There are lots of things your staff/program need to take into account if you’re going to be effective in the social sphere. Here’s a shortlist of 5 things to get you started.
- Make sure you know why you’re there – It all starts with having a focus for your accounts on why they exist in the first place. While each staff needs to make their own decisions on what their focus is going to be, a good shortlist to start with might include:
- To Tell A Story/Share Information
- To Promote Your Work
- To Promote Your Program
- Have policies in place to guide the staff – While some of social media may seem like the wild, wild West, your staff’s presence should not. There should be a social media section in your staff’s editorial policy, you should consider having a social media policy for your staff, and you should have job descriptions/expectations for those running your social accounts.
- Provide training for staffers – It’s important to make sure there is some training/calibrating before passwords are given out and accounts are handed over. Make sure you are setting your social staffers up for success. Give them a list of social accounts to follow that can serve as a guide for what they should be doing with your staff account. For instance, I give my students this shortlist of Snapchat accounts to follow during the training. It helps them see what people who are using it well are doing. It shows them a variety of ways the medium can be used and it gives them an idea of what my expectations are. They follow for a week or so and then we talk about what they thought the accounts did well, questions they have, and what they’re thinking of doing with the account. Running an account for an organization takes a different mindset than just running their personal accounts and we need to make sure they are prepared for that.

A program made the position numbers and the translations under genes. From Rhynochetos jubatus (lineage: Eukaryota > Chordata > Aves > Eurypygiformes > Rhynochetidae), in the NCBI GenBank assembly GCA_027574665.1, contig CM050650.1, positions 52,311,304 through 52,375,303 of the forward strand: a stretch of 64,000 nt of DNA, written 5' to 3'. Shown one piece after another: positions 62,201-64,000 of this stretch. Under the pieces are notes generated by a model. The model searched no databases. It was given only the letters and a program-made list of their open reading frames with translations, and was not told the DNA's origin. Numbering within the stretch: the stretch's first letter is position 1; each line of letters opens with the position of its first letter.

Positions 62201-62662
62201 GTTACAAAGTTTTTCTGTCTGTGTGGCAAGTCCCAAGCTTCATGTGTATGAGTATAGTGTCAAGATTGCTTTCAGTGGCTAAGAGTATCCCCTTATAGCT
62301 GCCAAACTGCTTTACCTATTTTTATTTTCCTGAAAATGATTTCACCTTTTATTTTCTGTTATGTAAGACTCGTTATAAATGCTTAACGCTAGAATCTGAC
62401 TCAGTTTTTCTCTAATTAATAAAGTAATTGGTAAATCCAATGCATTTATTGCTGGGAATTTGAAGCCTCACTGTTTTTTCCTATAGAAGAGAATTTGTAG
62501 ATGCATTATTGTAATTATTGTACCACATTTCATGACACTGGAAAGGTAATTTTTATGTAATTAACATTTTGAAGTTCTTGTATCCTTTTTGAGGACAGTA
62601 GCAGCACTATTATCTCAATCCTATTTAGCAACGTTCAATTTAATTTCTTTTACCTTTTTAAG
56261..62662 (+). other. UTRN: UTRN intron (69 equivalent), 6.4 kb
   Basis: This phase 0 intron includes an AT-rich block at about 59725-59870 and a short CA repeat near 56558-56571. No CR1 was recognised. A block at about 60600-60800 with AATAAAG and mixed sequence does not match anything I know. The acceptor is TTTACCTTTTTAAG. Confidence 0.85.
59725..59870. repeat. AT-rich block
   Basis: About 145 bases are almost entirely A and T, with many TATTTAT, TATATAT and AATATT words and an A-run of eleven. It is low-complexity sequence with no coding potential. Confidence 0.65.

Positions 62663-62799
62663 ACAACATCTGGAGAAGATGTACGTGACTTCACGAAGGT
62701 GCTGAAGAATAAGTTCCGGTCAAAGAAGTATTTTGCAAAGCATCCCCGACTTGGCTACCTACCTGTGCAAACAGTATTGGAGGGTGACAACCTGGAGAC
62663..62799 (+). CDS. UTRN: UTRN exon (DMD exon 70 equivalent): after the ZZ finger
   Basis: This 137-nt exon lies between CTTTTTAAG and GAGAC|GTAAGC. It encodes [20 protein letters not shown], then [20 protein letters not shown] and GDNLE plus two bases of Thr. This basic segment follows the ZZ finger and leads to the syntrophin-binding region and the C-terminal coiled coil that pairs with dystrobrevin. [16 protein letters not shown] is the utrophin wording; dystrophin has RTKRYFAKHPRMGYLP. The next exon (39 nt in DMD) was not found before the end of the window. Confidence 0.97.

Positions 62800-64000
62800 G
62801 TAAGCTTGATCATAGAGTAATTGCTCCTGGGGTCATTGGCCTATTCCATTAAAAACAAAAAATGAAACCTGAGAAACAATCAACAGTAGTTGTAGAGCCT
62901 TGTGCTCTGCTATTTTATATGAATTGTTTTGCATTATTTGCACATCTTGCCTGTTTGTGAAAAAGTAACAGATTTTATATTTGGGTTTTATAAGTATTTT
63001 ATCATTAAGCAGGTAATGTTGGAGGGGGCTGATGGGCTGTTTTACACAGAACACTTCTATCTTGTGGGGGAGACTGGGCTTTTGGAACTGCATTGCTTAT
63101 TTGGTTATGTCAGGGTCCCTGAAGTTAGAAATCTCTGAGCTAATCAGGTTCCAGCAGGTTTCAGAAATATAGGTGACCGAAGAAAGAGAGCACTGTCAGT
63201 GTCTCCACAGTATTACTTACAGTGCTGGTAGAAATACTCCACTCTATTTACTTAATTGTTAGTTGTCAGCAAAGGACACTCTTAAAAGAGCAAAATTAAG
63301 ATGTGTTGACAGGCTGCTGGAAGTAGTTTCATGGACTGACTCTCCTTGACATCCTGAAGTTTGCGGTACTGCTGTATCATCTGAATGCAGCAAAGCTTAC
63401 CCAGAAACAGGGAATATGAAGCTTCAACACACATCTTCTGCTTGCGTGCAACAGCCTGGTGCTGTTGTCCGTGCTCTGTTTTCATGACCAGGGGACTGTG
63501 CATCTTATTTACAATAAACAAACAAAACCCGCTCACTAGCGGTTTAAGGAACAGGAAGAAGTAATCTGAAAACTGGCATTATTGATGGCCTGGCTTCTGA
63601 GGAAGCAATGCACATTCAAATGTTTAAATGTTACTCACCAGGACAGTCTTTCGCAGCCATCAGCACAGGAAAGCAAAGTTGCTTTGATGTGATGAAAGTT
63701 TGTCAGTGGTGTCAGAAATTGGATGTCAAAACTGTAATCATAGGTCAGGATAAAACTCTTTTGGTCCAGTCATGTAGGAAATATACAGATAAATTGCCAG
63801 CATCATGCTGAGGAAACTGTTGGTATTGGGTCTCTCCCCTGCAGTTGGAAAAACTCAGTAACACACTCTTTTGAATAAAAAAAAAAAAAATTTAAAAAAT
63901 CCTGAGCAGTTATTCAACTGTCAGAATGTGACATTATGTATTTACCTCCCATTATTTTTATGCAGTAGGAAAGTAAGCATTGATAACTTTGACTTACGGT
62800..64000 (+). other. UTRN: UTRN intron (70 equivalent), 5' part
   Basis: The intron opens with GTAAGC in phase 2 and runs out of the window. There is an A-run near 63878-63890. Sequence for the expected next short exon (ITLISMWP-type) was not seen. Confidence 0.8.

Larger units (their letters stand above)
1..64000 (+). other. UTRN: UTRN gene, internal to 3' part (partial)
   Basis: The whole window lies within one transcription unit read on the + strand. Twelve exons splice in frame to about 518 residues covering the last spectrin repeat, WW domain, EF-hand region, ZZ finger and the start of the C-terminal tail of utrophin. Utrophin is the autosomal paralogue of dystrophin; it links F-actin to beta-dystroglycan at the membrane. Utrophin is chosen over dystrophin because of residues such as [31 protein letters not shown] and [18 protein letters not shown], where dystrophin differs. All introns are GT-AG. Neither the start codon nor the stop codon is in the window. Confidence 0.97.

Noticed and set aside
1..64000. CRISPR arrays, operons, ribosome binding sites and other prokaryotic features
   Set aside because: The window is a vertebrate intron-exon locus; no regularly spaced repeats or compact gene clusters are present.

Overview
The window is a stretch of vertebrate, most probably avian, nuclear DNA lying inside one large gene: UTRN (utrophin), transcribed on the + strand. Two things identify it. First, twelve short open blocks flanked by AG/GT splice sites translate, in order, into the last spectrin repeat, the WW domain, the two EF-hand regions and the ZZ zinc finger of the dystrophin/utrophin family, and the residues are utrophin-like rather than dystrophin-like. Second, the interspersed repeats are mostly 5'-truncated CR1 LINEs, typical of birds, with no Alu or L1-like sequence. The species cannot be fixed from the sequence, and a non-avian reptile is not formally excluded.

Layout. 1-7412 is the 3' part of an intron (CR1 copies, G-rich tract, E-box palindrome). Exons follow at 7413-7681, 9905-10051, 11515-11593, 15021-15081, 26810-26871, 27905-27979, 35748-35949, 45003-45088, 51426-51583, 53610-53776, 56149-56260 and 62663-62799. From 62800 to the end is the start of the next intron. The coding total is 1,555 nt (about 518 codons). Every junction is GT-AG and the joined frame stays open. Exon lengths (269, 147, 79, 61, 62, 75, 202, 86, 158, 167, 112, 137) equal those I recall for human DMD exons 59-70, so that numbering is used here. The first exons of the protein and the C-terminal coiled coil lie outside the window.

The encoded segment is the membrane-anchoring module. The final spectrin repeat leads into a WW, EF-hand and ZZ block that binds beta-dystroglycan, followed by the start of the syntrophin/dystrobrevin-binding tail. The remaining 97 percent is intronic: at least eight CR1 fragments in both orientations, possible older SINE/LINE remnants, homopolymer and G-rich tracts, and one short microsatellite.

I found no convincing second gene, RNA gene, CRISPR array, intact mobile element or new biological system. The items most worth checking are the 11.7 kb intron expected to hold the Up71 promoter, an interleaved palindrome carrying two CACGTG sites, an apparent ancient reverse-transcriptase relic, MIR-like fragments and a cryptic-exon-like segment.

- Develop a plan for consistent coverage and track results – It’s important to make sure that you have discussions about the medium and what is an acceptable distribution schedule. While 10 tweets a day might not be too many to come from the twitter account, 10 posts daily to Instagram might seem a bit spamy. Beyond that, track your social work. Use built-in analytics from media that have them, make your own tracking charts in a spreadsheet, even setup an IFTTT/GCal combo to help.
- Have plans in place for things when they go wrong – While I’m sure every effort will be made to keep things from happening on the accounts that you wish wouldn’t, sometimes accidents happen. Words get misspelled, a personal tweet gets sent to the staff account or incorrect information is distributed. It’s not very effective to just lecture staffers running accounts and tell them not to do these things, that doesn’t help the problem when it happens (and at some point, it will). So, have the discussions from the beginning on how those things should be handled when they do happen: Who should be notified? How it should be corrected? What should the follow-up message say? Having plans in place can help minimize damage and correct the problem quickly.